In an attack Philadelphia's police commissioner called "absolutely evil," a man tried to execute a police officer by pumping 13 rounds into the officer's cruiser with a semi-automatic pistol.
Officer Jesse Hartnett was driving in his patrol car at 11:30 p.m. on Jan. 7 when a man, later identified as 30-year-old Edward Archer, flagged him down on the street. As Hartnett slowed down, Archer began firing from the front before angling toward the driver's side window, at one point leaning into the driver's side window to shoot the officer at point blank range, Philadelphia's WCAU reported.
A surveillance video of the attack shows a wounded Hartnett -- who had been hit by three of the rounds -- managing to get out of the car and give chase to the suspect. Hartnett fired his gun three times, hitting Archer once. It was enough to slow the alleged attacker down, police said, and police officers responding to back up the wounded officer caught Archer a few blocks away.
"I can't even believe that [the officer] was able to survive this," Police Commissioner Richard Ross said, reported the Philadelphia Inquirer.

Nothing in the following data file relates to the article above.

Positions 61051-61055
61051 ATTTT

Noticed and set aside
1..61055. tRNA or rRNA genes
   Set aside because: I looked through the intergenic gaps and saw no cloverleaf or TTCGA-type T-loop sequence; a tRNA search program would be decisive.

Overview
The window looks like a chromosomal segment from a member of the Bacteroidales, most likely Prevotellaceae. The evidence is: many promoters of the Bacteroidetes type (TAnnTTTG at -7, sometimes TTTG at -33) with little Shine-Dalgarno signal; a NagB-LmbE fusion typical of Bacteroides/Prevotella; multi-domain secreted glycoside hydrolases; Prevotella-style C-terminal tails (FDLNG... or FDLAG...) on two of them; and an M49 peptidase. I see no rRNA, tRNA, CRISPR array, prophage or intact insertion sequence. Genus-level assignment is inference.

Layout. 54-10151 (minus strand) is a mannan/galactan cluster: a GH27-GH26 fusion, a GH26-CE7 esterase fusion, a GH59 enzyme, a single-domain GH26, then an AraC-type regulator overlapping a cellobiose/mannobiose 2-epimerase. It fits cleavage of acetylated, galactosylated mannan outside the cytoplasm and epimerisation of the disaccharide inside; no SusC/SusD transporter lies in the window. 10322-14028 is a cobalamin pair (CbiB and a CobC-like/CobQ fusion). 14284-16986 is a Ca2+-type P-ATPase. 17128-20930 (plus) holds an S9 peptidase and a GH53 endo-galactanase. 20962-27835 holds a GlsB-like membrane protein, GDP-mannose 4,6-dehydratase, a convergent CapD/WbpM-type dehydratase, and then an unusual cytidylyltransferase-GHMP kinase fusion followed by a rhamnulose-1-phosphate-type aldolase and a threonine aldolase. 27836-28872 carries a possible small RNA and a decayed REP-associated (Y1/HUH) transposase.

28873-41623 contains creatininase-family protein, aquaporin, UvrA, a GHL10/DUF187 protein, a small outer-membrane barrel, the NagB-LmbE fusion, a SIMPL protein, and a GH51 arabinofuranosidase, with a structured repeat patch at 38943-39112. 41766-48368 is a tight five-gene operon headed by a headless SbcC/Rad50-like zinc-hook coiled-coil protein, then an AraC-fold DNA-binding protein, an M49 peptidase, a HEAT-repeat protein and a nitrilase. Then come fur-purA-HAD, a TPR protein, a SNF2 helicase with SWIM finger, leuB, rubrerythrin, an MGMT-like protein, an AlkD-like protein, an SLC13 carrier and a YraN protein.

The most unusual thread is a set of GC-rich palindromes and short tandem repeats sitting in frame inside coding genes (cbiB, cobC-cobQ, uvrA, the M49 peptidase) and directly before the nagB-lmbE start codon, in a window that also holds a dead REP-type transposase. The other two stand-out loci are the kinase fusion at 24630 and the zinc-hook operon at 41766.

Hartnett was taken to Penn Presbyterian Hospital, where he was listed in stable condition as of Jan. 8. He suffered a broken arm and nerve damage, the newspaper reported, and was recovering after surgery. Archer was also expected to survive.
Video of the incident shows Archer wearing traditional Islamic garb, and Philadelphia police said they had notified the FBI and were investigating whether the shooting had religious motivations. When officials spoke at a press conference on the morning of Jan. 8, they said they had not established a motive for the shooting.
Robert Hartnett, 58, the officer's father, called his son's survival "a miracle."
"It was shocking but the officers were very excellent and comforted me and got me down there," Robert told the Philadelphia Inquirer. "Jesse was groggy when they finally got him out but he was aware of his surroundings and knew what was going on."
Archer's mother, who was reached by the Philadelphia Inquirer, said her son is a devout Muslim who believed he was targeted by the police. Archer had been "acting kind of strange lately," his mother, Valerie Holliday, said. Her son was "talking to himself ... laughing and mumbling" and heard voices in his head, she said.
"I don't know how he got the gun," Holliday said. "I'm still hoping they have the wrong child."
Archer has an earlier conviction for assault and had a pending case in which he was accused of forging documents and driving with a suspended license. Police have not yet charged him in relation to the shooting, but said they expect to file charges after they learn more about the details of the attack.